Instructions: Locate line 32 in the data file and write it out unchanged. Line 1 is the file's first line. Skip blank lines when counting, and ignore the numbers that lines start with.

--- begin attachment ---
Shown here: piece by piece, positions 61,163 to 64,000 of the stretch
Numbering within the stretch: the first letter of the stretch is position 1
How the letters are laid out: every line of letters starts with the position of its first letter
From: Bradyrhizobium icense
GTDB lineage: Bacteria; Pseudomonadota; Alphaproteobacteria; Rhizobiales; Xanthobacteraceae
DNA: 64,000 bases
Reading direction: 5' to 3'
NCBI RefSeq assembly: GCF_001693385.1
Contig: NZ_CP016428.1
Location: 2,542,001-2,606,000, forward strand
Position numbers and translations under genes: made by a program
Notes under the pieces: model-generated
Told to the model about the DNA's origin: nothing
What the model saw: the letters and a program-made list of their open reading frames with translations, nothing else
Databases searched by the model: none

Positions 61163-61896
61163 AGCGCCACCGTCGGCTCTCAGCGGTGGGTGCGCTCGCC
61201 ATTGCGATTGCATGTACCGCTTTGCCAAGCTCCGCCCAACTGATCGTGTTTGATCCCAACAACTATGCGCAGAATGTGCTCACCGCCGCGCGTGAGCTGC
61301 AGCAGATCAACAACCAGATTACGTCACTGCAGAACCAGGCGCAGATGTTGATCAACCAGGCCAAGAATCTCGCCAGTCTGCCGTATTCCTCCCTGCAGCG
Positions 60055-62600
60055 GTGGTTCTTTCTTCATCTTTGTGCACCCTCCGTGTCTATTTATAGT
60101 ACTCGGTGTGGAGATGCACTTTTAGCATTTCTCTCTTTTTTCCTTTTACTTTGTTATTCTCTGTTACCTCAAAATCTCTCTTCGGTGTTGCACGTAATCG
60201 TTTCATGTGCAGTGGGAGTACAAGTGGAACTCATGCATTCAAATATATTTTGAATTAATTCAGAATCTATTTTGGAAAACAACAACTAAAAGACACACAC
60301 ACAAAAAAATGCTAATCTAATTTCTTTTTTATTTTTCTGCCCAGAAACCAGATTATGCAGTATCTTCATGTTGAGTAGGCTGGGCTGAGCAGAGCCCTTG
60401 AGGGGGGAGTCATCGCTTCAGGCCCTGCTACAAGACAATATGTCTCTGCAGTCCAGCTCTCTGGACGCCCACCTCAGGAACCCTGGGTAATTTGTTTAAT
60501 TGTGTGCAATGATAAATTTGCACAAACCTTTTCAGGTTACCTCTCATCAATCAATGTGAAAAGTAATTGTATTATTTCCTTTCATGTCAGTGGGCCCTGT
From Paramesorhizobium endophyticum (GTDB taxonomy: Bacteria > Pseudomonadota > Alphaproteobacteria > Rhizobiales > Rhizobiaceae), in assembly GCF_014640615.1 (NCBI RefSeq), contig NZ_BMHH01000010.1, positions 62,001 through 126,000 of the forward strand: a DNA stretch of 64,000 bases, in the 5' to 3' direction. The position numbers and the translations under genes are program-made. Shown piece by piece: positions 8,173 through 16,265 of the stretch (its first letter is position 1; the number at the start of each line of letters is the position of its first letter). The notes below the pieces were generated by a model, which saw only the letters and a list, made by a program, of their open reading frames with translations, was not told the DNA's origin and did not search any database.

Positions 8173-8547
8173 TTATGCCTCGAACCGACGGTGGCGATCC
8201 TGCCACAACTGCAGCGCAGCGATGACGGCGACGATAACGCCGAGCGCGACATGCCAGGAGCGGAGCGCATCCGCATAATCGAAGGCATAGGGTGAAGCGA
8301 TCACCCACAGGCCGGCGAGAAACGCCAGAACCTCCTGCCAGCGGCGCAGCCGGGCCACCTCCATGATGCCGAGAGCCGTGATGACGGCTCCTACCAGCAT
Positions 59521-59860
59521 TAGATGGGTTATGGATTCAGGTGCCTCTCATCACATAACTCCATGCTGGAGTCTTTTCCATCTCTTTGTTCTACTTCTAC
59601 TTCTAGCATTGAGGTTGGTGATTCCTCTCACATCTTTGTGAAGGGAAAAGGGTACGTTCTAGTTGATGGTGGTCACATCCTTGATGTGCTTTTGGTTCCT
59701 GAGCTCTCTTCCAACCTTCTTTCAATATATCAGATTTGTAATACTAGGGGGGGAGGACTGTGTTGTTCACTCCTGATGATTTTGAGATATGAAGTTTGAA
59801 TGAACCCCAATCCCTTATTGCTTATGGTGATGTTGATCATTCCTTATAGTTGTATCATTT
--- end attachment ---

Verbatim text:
Positions 59521-59860